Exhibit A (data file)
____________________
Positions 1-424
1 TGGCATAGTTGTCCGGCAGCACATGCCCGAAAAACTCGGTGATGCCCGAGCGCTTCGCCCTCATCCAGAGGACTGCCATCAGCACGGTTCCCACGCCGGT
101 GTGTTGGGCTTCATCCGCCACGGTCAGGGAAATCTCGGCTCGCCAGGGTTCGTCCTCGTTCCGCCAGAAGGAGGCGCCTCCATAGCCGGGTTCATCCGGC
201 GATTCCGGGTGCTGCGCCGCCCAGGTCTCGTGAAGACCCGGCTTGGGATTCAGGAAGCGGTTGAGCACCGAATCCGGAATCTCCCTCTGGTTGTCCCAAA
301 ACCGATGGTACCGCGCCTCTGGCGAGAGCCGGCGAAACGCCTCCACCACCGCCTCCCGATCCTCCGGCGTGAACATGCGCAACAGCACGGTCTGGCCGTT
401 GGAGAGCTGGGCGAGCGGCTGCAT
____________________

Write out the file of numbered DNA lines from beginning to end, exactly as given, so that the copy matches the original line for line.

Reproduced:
Positions 1-424
1 TGGCATAGTTGTCCGGCAGCACATGCCCGAAAAACTCGGTGATGCCCGAGCGCTTCGCCCTCATCCAGAGGACTGCCATCAGCACGGTTCCCACGCCGGT
101 GTGTTGGGCTTCATCCGCCACGGTCAGGGAAATCTCGGCTCGCCAGGGTTCGTCCTCGTTCCGCCAGAAGGAGGCGCCTCCATAGCCGGGTTCATCCGGC
201 GATTCCGGGTGCTGCGCCGCCCAGGTCTCGTGAAGACCCGGCTTGGGATTCAGGAAGCGGTTGAGCACCGAATCCGGAATCTCCCTCTGGTTGTCCCAAA
301 ACCGATGGTACCGCGCCTCTGGCGAGAGCCGGCGAAACGCCTCCACCACCGCCTCCCGATCCTCCGGCGTGAACATGCGCAACAGCACGGTCTGGCCGTT
401 GGAGAGCTGGGCGAGCGGCTGCAT